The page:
Edited again to add: Hey Bob, wanna figure the performance of a Saturn V in which the F-1 engines have been replaced with ten RD-180s?




« Last Edit: March 31, 2012, 06:45:23 AM by ka9q »

Offline Bob B.

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Re: It really is rocket science
« Reply #64 on: March 31, 2012, 03:10:40 PM »
Bob B. commented that staged cycle engines can achieve higher Isps by operating their main combustion chambers at higher pressures than gas-generator cycle engines. The F-1 engine (which uses the gas-generator cycle) would seem to bear this out; it achieves a sea level Isp of only 263 sec as compared to the RD-180, which uses a staged combustion cycle and achieves 311 sec at sea level. That's a big improvement.

Staged combustion engines definitely provide better performance than gas generator engines, but they're also more complex and expensive to manufacture.  When the engine gets thrown away after a few minutes of work, the cost has to be factored in.

The United States has favored cheaper gas generators, making up for the lower Isp by using high-performing LOX/LH2 in the core/upper stages.  The Soviets/Russians never mastered LOX/LH2 propulsion.  Instead they perfected staged combustion, thus getting better performance out of the engines rather than the propellant.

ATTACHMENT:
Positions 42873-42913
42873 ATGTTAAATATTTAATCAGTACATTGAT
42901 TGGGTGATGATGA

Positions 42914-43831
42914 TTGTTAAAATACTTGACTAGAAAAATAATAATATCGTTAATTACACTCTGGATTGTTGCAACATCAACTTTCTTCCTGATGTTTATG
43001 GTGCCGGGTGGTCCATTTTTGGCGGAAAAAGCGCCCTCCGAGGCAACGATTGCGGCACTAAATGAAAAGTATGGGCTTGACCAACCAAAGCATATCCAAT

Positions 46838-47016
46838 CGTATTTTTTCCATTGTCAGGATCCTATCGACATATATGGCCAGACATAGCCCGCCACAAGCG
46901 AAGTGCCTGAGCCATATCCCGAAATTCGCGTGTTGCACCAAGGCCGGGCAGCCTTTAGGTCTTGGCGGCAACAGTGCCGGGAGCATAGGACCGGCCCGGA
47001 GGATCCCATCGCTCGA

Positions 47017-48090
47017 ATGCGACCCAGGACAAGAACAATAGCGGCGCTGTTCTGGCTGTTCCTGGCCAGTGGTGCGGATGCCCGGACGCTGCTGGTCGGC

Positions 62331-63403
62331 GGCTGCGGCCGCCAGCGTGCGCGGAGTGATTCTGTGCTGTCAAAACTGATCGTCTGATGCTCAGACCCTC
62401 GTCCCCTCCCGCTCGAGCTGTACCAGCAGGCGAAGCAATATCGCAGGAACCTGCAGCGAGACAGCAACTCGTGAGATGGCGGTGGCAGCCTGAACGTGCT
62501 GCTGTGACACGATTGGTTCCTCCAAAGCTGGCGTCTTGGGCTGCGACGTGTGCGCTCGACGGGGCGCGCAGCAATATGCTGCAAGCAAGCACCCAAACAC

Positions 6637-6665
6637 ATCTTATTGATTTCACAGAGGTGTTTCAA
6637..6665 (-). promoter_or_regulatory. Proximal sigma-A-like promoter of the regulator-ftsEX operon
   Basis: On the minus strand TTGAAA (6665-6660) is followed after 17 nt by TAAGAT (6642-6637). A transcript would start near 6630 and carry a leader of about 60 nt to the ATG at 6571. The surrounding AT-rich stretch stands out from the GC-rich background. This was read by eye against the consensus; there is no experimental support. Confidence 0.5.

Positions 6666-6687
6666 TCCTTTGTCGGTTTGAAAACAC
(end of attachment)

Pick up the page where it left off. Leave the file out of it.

As far as I know, the only American staged combustion engine to reach full operational status was the SSME.  Of course the SSME was reuseable, so the extra complexity and cost was deemed worthwhile.  In expendable applications, the trend is still toward gas generators.  In fact, the philosophy behind the Rocketdyne RS-68 engine was to build an engine as cheaply as possible at the sacrifice of some performance (gas generator, ablative cooling, etc.).

Cheaper still are solid rocket motors.  I can't think of any Russian rockets that use SRMs, but they've been used widely in the USA for the last four decades.  SRMs have lower Isp than liquid propellant engines, but they can deliever the same impulse for less money.  They can also deliver very high thrusts, making them ideal for thrust augmentation at liftoff.  Strapping a couple SRMs onto a liquid core can produce a high liftoff thrust-to-weight ratio, meaning a smaller percentage of the thrust is used in counteracting gravity.  This makes the effective performance of solids a bit better than the Isp alone might imply.

Offline ka9q

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Re: It really is rocket science
« Reply #65 on: April 01, 2012, 02:49:56 PM »
Staged combustion engines definitely provide better performance than gas generator engines, but they're also more complex and expensive to manufacture.  When the engine gets thrown away after a few minutes of work, the cost has to be factored in.
I've been thinking -- instead of trying to make a vehicle like the shuttle that is completely reusable, why not make one where you retrieve and return only the expensive components like the high-performance upper stage engines, assuming you use cheap solids in the lower stages?

Somehow they would have to detach from the upper stage once in orbit, deorbit, protect themselves with a heat shield on the way down, and then land on parachutes.

I have no idea if this idea is remotely feasible, but it would be a compromise between fully expendable and fully reusable launchers, neither if which are getting any cheaper.